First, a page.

That’s when I would to take over. That’s when, if the principal of our school, the judge of the projects in the fair, listened to the record, I’d command: “ You will award Lee Siegel the first-place blue ribbon for his science project.” And if Vickie would look and listen, that’s when my interest in hypnosis would really pay off: “ You will go behind the handball courts with Lee Siegel and there you will ask him to fondle your breasts.”
To intensify the hypnotic mystique of my project, I placed a warning sign by the Electronic Hypnotism Machine: Stare at the Spinning Disc at Your Own Risk. Lee Siegel will not be held responsible for any actions resulting from a loss of mental control.
Along with all of my puchases from the Hypnotic Aids Supply Company, I placed the Westclox pocket watch on a chain that my uncle had given me for my bar mitzvah.
I livened up the poster board with a photo labeled EAST: Sadhu Satish Kumar, Hindu Yogi Hypnotist, cut from Oriental Hypnotism side by side with a picture labeled WEST: Dr. Franz Mesmer, Father of Animal Magnetism, that I had clipped from the World Book Encyclopedia.
There was also a timeline beginning in 3000 bc (as estimated by Sadhu Satish Kumar) with “Indian Fakirs and Yogis” and ending “Sometime in the Future” with “Lee Siegel who has learned so much for this science fair project that he plans to become a professional hypnotist. After graduating from high school and college he will go both to India to study hypnotism with yogis and to Oxford University to study it with science professors.”
In between the ancient Hindu hypnotists and my future self were luminaries in the history of hypnosis as enumerated in the World Book Encyclopedia: Franz Mesmer (1734–1815), the Marquis de Puységur (1751– 1825), Abbé Faria (1756–1819), John Elliotson (1791–1868), James Braid (1795–1860), James Esdaile (1808–1859), Ivan Pavlov (1849–1936), and Sigmund Freud (1856–1936). In order to make the list more acknowledging of India’s contributions to hypnosis I added Swami Catrack (1919–1953), Frank Chandler, a.k.a. Chandu (1932–), and Sadhu Satish Kumar (1928–). I also included The Amazing Kreskin (1935–) and William Kroger (1906–—), because, other than Catrack, Swami Talpar, Chandu, Lurgan, Satish Kumar, Nikita Khrushchev, and Sigmund Freud, they were the only hypnotists I had ever heard of. I knew that Sigmund Freud was a psychiatrist who thought that little boys were in love with their mother and that little girls wished they had a penis. I included Kroger, a gynecologist, avid proponent of medical hypnotherapeutics, and a friend my parents who occasionally visited our home, in the hope that he might, once I had shown him my science project, write a note on the official stationery of the International Society for Clinical and Experimental Hypnosis of which he was president, something to be framed and included in my display, something like “Lee Siegel’s science project deserves a blue ribbon and should be sent on to the national competition, which it will certainly win.”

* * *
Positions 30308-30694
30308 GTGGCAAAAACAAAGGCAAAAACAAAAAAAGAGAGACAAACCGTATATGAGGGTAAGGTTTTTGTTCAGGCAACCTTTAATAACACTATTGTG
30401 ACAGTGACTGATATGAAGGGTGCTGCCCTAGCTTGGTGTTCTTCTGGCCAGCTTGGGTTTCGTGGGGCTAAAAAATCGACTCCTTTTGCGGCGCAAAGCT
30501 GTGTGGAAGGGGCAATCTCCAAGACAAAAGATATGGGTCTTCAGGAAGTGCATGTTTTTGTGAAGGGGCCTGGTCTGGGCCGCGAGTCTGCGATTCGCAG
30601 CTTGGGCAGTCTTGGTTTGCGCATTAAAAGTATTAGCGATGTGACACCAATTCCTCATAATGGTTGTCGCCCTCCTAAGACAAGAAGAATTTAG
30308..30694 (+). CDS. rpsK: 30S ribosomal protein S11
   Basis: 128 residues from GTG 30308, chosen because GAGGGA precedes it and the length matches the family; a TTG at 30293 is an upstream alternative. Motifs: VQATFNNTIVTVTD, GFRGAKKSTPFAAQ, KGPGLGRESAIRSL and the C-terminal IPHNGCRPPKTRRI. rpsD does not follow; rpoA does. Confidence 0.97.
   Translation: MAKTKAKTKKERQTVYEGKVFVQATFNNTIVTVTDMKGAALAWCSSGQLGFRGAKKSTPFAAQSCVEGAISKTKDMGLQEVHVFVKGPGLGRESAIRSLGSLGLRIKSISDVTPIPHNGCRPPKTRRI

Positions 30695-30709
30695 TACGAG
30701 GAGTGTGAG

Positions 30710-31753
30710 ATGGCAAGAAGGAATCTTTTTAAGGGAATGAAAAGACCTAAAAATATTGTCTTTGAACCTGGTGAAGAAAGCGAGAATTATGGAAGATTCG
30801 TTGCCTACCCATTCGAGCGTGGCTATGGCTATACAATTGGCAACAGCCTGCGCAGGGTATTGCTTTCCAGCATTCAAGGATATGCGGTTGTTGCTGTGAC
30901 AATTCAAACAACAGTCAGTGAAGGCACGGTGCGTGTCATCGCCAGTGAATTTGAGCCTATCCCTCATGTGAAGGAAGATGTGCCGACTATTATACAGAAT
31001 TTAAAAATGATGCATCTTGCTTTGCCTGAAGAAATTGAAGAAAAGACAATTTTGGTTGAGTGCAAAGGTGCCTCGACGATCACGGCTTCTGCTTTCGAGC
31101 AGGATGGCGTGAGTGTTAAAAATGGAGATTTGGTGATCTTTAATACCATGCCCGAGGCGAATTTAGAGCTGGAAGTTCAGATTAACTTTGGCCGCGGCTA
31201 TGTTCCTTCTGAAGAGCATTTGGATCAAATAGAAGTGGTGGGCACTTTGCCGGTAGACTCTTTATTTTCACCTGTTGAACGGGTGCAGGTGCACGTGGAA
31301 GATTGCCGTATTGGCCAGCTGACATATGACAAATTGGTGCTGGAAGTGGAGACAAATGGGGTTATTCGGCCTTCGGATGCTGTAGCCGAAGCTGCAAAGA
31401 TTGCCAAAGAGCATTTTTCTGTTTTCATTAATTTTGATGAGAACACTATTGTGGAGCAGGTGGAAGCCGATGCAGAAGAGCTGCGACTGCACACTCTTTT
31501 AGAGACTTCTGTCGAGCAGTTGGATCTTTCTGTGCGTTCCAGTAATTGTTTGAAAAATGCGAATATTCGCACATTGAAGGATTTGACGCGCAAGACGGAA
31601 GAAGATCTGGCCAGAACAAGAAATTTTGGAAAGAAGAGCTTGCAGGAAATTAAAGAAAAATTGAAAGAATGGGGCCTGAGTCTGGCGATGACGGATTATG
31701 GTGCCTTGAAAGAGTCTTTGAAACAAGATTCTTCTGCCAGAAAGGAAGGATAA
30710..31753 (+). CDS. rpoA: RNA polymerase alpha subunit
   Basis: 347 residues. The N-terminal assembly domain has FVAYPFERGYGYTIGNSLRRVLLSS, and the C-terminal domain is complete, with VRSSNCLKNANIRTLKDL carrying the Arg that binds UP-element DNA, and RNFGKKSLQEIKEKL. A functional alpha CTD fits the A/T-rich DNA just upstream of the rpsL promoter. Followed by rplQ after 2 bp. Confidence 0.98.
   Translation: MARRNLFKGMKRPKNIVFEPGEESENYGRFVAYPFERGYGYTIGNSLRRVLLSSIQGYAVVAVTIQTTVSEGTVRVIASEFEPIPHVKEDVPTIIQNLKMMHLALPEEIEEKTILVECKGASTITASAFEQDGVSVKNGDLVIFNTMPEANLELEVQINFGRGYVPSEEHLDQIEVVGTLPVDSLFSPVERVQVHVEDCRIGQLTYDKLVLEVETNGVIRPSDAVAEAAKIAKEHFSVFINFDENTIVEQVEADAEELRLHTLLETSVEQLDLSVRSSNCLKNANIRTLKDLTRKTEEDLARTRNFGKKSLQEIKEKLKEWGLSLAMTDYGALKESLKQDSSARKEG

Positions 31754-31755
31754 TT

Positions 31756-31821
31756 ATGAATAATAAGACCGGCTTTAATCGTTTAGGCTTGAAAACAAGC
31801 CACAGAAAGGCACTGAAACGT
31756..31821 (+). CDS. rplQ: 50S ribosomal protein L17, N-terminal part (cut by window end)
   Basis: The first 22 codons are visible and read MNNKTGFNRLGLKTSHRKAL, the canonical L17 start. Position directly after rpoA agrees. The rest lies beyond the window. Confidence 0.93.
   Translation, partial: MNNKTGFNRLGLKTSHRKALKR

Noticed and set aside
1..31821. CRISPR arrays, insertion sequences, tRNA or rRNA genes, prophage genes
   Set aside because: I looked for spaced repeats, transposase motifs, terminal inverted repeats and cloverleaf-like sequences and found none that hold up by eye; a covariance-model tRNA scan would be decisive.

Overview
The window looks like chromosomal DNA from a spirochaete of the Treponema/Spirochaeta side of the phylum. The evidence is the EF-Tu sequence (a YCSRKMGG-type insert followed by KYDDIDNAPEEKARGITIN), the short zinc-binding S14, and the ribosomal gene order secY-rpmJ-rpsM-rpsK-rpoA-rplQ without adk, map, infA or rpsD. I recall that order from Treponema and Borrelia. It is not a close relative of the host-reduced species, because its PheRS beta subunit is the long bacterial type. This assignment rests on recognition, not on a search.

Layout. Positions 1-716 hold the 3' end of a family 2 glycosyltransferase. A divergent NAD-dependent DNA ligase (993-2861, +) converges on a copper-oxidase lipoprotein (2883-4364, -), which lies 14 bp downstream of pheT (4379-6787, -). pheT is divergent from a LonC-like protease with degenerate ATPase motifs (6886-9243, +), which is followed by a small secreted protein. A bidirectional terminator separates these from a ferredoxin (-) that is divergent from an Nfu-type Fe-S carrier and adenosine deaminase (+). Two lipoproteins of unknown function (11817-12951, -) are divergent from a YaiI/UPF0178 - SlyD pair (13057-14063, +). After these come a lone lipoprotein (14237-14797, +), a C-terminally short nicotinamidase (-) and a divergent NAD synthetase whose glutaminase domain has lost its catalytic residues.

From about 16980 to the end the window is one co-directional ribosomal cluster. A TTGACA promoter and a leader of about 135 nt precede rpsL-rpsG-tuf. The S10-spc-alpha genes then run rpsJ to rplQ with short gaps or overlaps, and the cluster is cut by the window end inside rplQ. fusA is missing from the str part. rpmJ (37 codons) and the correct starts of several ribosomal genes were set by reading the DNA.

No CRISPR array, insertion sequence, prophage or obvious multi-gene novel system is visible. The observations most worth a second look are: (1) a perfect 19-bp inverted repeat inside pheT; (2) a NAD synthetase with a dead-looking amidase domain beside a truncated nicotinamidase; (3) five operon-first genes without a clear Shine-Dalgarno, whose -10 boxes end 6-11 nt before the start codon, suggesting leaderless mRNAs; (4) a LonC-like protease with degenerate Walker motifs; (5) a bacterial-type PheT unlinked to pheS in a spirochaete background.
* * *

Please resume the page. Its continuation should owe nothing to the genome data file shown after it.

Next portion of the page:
All he wrote, however, was: “ Young Siegel has done a good job in presenting a subject that deserves wider recognition and acceptance.”
Not having been awarded the first-place blue ribbon—or a ribbon of any other color, for that matter—for my science project, nor having been able to successfully use my hypnotic aids to turn Vickie—or any other girl—into putty in my hands, ready to follow my orders without question, my interest in hypnotism waned.
I don’t think I thought about hypnosis very much until a couple of years later when, in 1960, I happened see a horror film, The Hypnotic Eye, the movie, according to publicity posters, “that introduces HypnoMagic, the thrill you SEE and FEEL! It’s the amazing new audience sensation that makes YOU part of the show!” There were warnings that HypnoMagic could cause viewers of the film to actually become hypnotized: “Watch at your own risk!”